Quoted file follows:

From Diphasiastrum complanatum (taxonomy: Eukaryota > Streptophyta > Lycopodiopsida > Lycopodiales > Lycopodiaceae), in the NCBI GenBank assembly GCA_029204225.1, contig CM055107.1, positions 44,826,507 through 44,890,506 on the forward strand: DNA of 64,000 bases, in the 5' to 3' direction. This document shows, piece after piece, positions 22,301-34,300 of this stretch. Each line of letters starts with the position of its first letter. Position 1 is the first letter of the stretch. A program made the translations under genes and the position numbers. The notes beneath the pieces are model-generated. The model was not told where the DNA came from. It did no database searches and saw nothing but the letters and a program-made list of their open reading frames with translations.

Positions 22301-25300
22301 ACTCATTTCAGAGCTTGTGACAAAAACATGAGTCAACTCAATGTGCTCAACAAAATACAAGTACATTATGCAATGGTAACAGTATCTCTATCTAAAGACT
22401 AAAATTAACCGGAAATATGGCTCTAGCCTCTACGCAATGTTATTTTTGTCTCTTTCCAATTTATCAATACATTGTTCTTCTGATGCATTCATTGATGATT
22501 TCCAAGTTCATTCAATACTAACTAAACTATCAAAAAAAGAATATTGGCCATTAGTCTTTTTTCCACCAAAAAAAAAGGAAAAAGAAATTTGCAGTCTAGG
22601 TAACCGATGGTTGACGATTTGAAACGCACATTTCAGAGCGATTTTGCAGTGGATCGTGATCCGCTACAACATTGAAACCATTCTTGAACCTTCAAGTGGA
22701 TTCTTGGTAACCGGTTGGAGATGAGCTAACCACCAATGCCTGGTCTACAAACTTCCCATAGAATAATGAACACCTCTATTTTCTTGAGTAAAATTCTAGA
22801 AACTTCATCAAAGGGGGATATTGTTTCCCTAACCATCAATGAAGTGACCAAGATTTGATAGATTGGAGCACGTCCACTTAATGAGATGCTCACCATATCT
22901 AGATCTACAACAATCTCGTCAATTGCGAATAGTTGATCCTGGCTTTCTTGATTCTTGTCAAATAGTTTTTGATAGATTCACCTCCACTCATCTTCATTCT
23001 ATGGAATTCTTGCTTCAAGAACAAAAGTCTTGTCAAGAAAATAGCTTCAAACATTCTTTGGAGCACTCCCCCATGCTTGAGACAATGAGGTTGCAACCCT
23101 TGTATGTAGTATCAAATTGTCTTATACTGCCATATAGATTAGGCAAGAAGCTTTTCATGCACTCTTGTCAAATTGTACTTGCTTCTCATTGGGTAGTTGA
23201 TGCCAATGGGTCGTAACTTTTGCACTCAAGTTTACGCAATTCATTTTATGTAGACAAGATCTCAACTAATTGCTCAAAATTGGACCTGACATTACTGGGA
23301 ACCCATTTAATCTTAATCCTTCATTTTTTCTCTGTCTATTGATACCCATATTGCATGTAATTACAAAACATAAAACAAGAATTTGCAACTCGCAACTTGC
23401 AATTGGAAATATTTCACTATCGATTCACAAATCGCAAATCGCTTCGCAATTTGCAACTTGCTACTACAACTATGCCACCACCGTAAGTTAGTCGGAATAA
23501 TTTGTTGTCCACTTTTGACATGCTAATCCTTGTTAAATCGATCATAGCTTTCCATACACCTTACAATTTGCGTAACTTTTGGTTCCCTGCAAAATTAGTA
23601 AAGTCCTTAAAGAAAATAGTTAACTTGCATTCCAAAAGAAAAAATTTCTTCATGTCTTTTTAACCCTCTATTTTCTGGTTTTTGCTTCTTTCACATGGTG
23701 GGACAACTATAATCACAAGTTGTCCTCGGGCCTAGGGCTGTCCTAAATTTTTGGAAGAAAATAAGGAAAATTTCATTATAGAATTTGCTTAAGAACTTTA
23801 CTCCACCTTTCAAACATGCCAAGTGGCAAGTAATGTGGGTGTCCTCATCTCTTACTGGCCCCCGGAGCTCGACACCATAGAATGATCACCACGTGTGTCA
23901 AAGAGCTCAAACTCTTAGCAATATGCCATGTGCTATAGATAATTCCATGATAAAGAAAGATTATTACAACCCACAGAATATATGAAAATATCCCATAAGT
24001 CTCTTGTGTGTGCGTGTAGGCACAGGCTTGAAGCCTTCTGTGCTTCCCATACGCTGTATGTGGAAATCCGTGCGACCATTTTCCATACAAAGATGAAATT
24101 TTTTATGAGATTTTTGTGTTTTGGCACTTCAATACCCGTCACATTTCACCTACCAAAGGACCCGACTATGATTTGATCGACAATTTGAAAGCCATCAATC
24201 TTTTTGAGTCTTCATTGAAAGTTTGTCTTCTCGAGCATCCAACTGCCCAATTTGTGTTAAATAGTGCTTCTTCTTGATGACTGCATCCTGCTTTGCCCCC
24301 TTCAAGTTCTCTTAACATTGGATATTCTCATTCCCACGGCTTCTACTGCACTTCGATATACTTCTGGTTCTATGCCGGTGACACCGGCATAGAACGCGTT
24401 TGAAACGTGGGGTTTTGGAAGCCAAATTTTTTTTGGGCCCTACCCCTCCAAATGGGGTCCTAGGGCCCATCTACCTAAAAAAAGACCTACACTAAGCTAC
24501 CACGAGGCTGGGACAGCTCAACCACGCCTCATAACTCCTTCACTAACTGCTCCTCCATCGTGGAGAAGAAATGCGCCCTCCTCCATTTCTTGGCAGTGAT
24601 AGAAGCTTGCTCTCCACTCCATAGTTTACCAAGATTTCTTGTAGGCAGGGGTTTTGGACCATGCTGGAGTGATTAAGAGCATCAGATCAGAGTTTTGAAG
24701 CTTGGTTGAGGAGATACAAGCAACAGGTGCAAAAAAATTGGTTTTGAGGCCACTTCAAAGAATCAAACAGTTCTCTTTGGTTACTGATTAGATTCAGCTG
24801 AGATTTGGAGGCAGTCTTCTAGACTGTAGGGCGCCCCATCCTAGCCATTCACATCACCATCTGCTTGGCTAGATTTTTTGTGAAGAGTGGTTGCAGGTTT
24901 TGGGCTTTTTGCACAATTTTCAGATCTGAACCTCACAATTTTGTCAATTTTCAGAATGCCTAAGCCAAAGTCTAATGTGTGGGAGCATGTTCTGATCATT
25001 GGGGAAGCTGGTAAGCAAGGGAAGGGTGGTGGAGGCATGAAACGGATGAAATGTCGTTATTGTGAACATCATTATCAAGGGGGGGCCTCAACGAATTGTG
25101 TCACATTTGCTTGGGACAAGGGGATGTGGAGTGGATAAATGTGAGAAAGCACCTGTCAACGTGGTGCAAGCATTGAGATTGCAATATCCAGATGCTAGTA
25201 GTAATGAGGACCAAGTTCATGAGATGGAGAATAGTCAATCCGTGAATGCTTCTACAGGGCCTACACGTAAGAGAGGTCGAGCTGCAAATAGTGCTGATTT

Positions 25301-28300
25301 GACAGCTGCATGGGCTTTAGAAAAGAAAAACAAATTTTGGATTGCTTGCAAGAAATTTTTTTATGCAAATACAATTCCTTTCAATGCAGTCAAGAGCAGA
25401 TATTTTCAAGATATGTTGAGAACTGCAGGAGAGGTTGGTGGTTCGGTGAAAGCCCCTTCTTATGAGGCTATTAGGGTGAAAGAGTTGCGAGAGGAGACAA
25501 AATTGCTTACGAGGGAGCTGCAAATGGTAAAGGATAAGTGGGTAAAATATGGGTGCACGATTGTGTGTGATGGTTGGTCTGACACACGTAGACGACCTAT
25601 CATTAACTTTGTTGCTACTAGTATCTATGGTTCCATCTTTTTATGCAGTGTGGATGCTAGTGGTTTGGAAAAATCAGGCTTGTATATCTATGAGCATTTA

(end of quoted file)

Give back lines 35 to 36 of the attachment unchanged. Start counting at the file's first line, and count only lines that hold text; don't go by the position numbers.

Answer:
25401 TATTTTCAAGATATGTTGAGAACTGCAGGAGAGGTTGGTGGTTCGGTGAAAGCCCCTTCTTATGAGGCTATTAGGGTGAAAGAGTTGCGAGAGGAGACAA
25501 AATTGCTTACGAGGGAGCTGCAAATGGTAAAGGATAAGTGGGTAAAATATGGGTGCACGATTGTGTGTGATGGTTGGTCTGACACACGTAGACGACCTAT